I started my official training when we came back from Leavenworth. Since I had taken a few days off from running, I figured my legs would be light, springy, ready to run. Not so much. They felt like crap. Running was difficult and even an easy pace left me breathless.
Since the previous week (wedding week) also sucked, I started to panic. I’ve had a great summer of running, but I was convinced that I had lost all of my fitness. This culminated with an absolutely terrible 5k. Note to self: When doubting yourself, do NOT for all that is holy and good run a 5k. Those things are mean-spirited.
Here’s how the 5k went down: Started WAY too fast, got tired, slowed down, walked, ran slowly, walked some more, finished with a time five minutes slower than my PR. Yep, it wasn’t pretty.
For a few days leading up to the 5k and during the 5k, I thought about bagging all of my upcoming races — including Portland. In terms of running, I was mentally and physically in a really bad place.
Thankfully, I followed up my disaster of a 5k with a yoga class, and the teacher’s theme for the class struck a running chord. The theme was “living in the maybe.” In other words, learning to be comfortable in the transition periods, being OK with uncertainty, and just trusting that things will work out as they should.
In running and in life, I hate maybes. I hate uncertainties. I hate not having everything perfectly planned out. As I’m realizing more and more, running is FULL of maybes. I know I have sub-4 hour marathon in me, and maybe it will happen in Portland and maybe it won’t. Maybe I’ll qualify for Boston someday and maybe I won’t.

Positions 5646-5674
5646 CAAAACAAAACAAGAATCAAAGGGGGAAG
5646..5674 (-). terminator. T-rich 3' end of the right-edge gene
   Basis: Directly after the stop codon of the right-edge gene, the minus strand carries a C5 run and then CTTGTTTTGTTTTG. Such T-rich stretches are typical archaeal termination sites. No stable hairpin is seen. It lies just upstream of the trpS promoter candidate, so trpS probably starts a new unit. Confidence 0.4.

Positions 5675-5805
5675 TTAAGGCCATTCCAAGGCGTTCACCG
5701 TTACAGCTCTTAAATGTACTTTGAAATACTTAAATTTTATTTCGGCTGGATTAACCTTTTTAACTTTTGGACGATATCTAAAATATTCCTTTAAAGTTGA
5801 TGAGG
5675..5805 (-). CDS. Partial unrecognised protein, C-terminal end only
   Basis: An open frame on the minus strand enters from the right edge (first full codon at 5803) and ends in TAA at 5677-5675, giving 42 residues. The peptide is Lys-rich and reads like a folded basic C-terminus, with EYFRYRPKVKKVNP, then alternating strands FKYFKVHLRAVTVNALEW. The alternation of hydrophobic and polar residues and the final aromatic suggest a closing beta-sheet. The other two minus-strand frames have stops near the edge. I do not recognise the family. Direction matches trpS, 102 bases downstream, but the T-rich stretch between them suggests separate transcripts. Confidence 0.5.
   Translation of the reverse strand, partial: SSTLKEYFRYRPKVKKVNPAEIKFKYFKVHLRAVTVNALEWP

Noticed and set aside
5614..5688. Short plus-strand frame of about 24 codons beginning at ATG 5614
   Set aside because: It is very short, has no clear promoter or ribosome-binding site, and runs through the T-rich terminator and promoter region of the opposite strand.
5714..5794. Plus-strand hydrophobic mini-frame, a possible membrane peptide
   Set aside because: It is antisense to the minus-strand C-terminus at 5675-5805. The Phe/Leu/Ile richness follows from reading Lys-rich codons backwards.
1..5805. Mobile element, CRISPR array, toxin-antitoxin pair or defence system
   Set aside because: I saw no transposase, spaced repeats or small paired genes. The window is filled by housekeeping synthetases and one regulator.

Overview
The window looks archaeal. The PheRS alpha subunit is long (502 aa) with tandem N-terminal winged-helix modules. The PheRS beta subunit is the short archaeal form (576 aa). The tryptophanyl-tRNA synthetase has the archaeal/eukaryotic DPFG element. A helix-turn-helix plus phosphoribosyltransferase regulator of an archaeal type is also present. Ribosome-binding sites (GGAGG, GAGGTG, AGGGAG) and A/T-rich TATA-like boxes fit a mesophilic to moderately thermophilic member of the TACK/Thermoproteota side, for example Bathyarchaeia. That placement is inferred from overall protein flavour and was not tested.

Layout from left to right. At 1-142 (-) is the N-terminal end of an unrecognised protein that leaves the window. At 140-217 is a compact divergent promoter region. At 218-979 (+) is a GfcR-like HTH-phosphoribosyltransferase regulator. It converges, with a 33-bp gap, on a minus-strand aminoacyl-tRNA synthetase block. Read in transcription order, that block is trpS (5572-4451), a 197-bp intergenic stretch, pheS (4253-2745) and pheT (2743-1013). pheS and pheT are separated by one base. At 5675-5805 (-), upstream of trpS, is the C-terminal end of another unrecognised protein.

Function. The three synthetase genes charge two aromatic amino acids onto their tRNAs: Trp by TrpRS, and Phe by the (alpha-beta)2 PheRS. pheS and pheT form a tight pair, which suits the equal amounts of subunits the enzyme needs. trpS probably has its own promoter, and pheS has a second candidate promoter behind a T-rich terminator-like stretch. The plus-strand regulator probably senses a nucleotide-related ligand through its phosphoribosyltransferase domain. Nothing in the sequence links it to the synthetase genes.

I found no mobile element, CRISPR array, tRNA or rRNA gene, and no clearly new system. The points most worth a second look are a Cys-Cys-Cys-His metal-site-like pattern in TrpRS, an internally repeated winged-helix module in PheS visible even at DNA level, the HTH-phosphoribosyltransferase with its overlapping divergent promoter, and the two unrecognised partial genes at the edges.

So many freakin’ maybes!
Thanks to this little epiphany (which may seem like common sense to you, but it was a huge discovery for me. I told you before that I’m not the smartest…), I decided that I wanted to proceed with my training and run Portland. However, I decided that I would train for and race Portland with a different attitude, an attitude inspired by something else I’ve learned in yoga: The importance of detaching yourself from the end result.
Let me explain. During training cycles I get so obsessed with one thing (OMG I have to finish sub4 or I’m a giant running failure) that I become a Garmin-stalking psycho who freaks out about any small thing that goes wrong.
Even when I ran Eugene, I wasn’t happy when I finished the race with my second fastest time because I didn’t reach my goal of sub4. I allowed that arbitrary goal to ruin my entire experience.
It’s clearly not a healthy or sustainable way to approach my running. So my new attitude is to work hard (and smart!) and do my best — both in training and the race itself. If I finish with 3:xx on the clock, I will be elated. If I finish with 4:xx, I’ll probably be disappointed BUT I will be proud of the effort I put forward and celebrate finishing my sixth marathon. No matter what happens, I won’t be the sulky brat I was in Eugene. Pinky promise.
Armed with my new attitude, my second week of training went a million times better. I was more relaxed, enjoyed my runs, and even set a pretty big PR in the 10k (more on that later).
I’ll recap my first two weeks of training in my next post. Happy running, friends!
p.s. If you made it all the way to the end, you deserve a gold star. Thanks!